- Historic Sites
The Tragic Dream Of Jean Ribaut
Half a century before Jamestown, a Huguenot sea captain planted the flag of France on America’s South Atlantic coast. His hopes were as high as the odds against him
October 1963 | Volume 14, Issue 6
Lured on by vague Spanish reporis of a mighty “River Jordan” farther north, Ribaut left the May and pushed on up the coast past the sounds and rivers of Georgia. These he extravagantly named after the great waterways of France: the Seine, the Somme, the Loire, and so on.
As the expedition passed the present Georgia-South Carolina border around the middle of May, “great fogges and tempests” overtook them. The two ships were forced to head for the safety of deep water. The pinnaces, working in closer to shore, lost contact with their mother ships, but when the storm cleared a day later, they raced out to join forces again, excitedly reporting that they had ridden out the gale in a harbor bigger and more beautiful than any encountered so far.
Ribaut crossed the bar of this new discovery on May 17, 1562. Describing it as “one of the fayrest and greatest Havens of the worlde,” Ribaut named the harbor Port Royal. One of his lieutenants, a young nobleman named René de Laudonniére, echoed the awe of the French seamen as they sailed into the magnificent bay: “the depth is such … that the greatest shippes of France, yea, the Arguzes of Venice may enter in there.”
Ribaut’s soldiers and sailors were not the first white men to visit Port Royal. As near as we can tell from conflicting accounts of his voyage, Lucas Vâsquez de Ayllón of Santo Domingo had come this way with a Spanish expedition in the 1520’s. In honor of the saint’s day on which the harbor was discovered, he had christened it St. Helena, a name that still survives among the Sea Islands of the South Carolina coast. And a year before Ribaut’s arrival, a Spanish expedition under Angel de Villafañe had explored the area under orders from King Philip II to find a suitable place for a permanent colony. But Villafañe turned in such a negative report that his voyage served only to hasten Philip’s decision to forget about the mainland.
After exploring the broad reaches of the Port Royal harbor and its tributaries, Ribaut concluded that the country was even fairer than that surrounding the River of May. “Wee founds the Indians there more doubtfull and fearefull then the others before,” he wrote. “Yet after we had been in their houses and congregated with them, and shewed curtesie … they were somewhat emboldened.” Ribaut planted his second stone column and summoned his men to his flagship to discuss their next move.
“I thinke there is none of you that is ignorant of how great consequence this our enterprize is, and also how acceptable it is unto our yong King,” he began. Reiterating the point that all who heeded him would be highly commended to the French court, Ribaut then asked for volunteers to stay in Port Royal while he returned to France for reinforcements. “You shall be registred for ever as the first that inhabited this strang[e] countrey,” he concluded.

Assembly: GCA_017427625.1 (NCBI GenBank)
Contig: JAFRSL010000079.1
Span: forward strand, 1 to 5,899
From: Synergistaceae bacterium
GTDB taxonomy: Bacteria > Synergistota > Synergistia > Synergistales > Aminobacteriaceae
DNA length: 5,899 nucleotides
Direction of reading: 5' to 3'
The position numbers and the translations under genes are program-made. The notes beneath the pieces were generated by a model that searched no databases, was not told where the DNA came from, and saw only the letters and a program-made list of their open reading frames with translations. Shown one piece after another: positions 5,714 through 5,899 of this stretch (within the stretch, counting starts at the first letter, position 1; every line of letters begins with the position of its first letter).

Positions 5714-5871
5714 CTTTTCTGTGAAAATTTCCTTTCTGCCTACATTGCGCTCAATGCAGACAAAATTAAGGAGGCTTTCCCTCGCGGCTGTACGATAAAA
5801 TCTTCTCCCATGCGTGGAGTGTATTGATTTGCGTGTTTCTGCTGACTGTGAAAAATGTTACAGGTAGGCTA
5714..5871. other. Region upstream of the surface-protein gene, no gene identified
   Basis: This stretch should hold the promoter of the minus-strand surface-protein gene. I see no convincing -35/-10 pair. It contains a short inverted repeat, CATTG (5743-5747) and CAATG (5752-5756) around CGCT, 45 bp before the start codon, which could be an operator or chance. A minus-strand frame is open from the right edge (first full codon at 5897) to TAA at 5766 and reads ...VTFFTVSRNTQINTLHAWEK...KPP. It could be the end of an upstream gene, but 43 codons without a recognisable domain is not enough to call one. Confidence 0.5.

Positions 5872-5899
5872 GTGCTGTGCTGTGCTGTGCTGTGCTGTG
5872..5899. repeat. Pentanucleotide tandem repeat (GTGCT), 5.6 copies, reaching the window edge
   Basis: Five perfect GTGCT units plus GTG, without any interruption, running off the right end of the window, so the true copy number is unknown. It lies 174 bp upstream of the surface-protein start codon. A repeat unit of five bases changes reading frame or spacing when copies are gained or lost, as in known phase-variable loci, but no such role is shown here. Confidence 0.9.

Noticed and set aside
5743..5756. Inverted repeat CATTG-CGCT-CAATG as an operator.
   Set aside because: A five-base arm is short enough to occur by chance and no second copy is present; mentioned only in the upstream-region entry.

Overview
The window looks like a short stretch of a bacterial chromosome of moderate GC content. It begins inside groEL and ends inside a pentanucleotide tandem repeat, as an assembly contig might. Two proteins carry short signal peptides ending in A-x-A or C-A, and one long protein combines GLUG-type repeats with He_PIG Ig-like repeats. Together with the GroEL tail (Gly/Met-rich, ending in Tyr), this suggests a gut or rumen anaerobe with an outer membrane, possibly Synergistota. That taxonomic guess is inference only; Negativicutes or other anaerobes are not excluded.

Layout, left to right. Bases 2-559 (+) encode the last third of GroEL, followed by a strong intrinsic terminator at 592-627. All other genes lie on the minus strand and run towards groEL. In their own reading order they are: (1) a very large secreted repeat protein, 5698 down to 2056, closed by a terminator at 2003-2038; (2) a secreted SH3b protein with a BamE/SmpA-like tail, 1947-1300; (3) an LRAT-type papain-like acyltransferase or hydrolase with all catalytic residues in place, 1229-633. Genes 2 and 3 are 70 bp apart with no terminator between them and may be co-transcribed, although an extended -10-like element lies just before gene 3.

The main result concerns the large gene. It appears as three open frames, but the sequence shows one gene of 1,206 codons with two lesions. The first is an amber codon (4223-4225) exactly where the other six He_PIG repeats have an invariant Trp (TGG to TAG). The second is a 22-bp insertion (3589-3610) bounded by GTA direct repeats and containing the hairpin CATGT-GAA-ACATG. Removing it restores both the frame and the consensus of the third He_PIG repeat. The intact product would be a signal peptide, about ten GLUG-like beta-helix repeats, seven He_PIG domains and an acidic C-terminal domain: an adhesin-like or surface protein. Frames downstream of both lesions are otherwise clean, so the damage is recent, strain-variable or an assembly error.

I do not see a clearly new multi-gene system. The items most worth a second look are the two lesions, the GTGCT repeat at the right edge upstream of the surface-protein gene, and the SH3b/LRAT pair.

Ribaut was apparently overwhelmed with volunteers. He picked roughly two dozen soldiers to remain behind and retained all his sailors for the return voyage to France. At the request of the men who were to stay on, Ribaut built a fort which he named Charlesfort in honor of his sovereign, Charles IX. Ribaut stocked it with food and left cannon, harquebuses, and ammunition with the soldiers. On June 11 the two ships departed, Ribaut indulging a bit in his favorite sport of river exploring before heading east for France. He promised to return in six months with more colonists and supplies.
At this point Ribaut concludes his account of the first French settlement in America. He was fated never to see his tiny colony again. For when he reached France the political tides had turned against the Huguenots. Civil war had broken out, embroiling the Protestant citizens of Ribaut’s native Dieppe in a series of battles with the Catholic forces of the government. Ribaut fought alongside his townsmen, and when the city capitulated in October of 1562 he fled to England.
There he tried to interest Queen Elizabeth in supporting his colony. An expedition was arranged under the notorious entrepreneur Thomas Stukely, but Ribaut became suspicious of his motives. Fearing that Stukely might force the colony to swear allegiance to England, Ribaut secretly decided to back out of the deal and make off to France with some of the ships that had been readied for the voyage. The plot was discovered. Seized before he could make good his escape, Ribaut was thrown into prison for two years.
The colony at Port Royal prospered at first. The site Ribaut had chosen could hardly have been better. Temperate in climate and healthy, the country surrounding Port Royal abounded in wildlife of staggering variety. Even today a few minutes’ walk across the tidal flats at any time of the year will produce a meal of oysters and clams; the woods are full of deer, wild turkeys, and other game. As Ribaut noted in his report, “there is so many small byrdes, that it is a strange thing to bee scene.” Port Royal, in short, was “one of the goodliest, best, and fruitfullest countreys that ever was scene.”
Having no knowledge of the events that were to prevent their commander from returning on schedule, however, the men at Charlesfort made no provision to live off the land. Fortunately, they were on good terms with the local Indians. Continuing with the story of the Port Royal settlement from the point where Ribaut leaves off, René de Laudonnière writes: “their victualles beganne to waxe short, which forced them to have recourse unto their neighbors … which gave them part of all victualles which they had, and kept no more unto themselves [than] would serve to sow their fieldes.”